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Nanoscale distribution of presynaptic Ca(2+) channels and its impact on vesicular release during development.

Nakamura Y, Harada H, Kamasawa N, Matsui K, Rothman JS, Shigemoto R, Silver RA, DiGregorio DA, Takahashi T - Neuron (2014)

Bottom Line: Between postnatal day 7 and 21, VGCCs formed variable sized clusters and vesicular release became less sensitive to EGTA, whereas fixed Ca(2+) buffer properties remained constant.Experimentally constrained reaction-diffusion simulations suggest that Ca(2+) sensors for vesicular release are located at the perimeter of VGCC clusters (<30 nm) and predict that VGCC number per cluster determines vesicular release probability without altering release time course.This "perimeter release model" provides a unifying framework accounting for developmental changes in both synaptic efficacy and time course.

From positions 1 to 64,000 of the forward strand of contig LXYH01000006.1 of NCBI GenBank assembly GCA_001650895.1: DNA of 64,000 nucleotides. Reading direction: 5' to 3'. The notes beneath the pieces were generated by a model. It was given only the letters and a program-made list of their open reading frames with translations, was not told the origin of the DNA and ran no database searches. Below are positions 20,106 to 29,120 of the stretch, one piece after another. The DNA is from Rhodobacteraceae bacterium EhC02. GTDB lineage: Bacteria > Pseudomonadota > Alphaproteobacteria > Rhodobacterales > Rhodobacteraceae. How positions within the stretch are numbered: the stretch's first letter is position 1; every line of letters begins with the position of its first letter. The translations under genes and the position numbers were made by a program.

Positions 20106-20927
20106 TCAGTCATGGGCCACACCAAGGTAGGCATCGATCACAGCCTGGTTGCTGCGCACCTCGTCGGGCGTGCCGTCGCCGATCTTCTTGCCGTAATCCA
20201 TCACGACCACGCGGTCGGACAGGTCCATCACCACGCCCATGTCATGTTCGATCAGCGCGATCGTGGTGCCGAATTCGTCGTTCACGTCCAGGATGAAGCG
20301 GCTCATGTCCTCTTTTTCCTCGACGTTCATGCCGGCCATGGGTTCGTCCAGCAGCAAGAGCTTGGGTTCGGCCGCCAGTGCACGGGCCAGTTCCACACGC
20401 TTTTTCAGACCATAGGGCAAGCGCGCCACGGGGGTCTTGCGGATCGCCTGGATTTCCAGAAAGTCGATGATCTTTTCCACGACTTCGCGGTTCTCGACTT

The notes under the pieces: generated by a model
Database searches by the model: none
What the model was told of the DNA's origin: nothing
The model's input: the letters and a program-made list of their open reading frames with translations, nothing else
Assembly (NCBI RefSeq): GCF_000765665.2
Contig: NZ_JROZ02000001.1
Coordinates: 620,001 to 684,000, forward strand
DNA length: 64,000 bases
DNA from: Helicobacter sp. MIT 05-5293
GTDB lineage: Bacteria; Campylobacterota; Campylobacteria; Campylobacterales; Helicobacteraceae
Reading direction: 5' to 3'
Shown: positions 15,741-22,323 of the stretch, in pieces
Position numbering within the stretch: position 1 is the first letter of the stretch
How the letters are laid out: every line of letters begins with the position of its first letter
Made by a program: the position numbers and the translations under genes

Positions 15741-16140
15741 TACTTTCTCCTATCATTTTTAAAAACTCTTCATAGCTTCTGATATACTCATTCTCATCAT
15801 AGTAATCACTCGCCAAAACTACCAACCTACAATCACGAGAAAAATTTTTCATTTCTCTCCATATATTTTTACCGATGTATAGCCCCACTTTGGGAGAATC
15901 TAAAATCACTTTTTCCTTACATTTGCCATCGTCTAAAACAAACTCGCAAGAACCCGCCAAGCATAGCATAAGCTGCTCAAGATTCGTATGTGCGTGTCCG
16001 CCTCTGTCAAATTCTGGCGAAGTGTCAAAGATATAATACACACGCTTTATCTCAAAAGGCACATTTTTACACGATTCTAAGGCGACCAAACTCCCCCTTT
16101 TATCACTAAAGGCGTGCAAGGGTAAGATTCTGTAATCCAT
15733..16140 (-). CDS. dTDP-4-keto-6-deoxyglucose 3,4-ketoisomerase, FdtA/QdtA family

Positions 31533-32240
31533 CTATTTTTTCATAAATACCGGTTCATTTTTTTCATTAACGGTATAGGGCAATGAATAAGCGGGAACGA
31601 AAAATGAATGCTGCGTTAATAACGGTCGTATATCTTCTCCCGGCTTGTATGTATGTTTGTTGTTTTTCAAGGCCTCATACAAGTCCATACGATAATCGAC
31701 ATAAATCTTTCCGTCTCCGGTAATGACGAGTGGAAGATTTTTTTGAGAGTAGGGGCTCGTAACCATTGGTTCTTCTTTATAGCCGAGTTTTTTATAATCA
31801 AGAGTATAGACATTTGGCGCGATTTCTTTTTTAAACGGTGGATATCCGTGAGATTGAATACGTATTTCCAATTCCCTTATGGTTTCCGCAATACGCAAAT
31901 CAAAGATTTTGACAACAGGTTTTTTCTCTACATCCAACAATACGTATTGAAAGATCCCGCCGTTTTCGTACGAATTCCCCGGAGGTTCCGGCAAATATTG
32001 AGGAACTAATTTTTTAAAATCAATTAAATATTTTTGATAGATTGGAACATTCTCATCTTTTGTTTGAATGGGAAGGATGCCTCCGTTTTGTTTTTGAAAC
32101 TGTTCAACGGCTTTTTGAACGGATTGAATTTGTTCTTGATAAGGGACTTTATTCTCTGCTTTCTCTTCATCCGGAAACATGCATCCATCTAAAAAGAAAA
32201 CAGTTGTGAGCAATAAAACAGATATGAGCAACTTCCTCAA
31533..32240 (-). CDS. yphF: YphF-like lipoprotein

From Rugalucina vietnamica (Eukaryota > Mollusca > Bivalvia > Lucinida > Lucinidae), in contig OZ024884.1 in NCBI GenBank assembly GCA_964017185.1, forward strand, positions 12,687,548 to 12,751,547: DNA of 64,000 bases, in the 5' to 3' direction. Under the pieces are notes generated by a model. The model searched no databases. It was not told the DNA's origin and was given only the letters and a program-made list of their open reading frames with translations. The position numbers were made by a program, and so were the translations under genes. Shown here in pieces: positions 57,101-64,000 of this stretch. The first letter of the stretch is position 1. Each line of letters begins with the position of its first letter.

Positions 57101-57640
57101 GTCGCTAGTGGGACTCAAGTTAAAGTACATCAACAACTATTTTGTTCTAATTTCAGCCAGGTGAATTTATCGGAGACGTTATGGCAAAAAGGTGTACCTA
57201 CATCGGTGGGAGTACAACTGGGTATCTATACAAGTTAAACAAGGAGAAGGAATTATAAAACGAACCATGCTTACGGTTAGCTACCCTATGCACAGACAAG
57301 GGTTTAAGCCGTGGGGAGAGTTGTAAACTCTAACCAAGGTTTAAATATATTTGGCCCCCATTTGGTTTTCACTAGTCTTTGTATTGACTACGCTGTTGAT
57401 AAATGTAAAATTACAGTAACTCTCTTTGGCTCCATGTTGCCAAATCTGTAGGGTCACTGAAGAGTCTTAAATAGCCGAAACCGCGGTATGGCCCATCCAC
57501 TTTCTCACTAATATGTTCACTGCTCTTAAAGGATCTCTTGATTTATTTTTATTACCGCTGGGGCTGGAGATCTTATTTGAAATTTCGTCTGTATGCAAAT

View Article: PubMed Central - PubMed

Affiliation: Laboratory of Molecular Synaptic Function, Graduate School of Brain Science, Doshisha University, Kyoto 610-0394, Japan; Cellular & Molecular Synaptic Function Unit, Okinawa Institute of Science and Technology (OIST) Graduate University, Okinawa 904-0495, Japan; Laboratory of Dynamic Neuronal Imaging, Institut Pasteur, 25 rue du Dr Roux, 75724 Paris Cedex 15, France; CNRS UMR 3571, 25 rue du Dr Roux, 75724 Paris Cedex 15, France.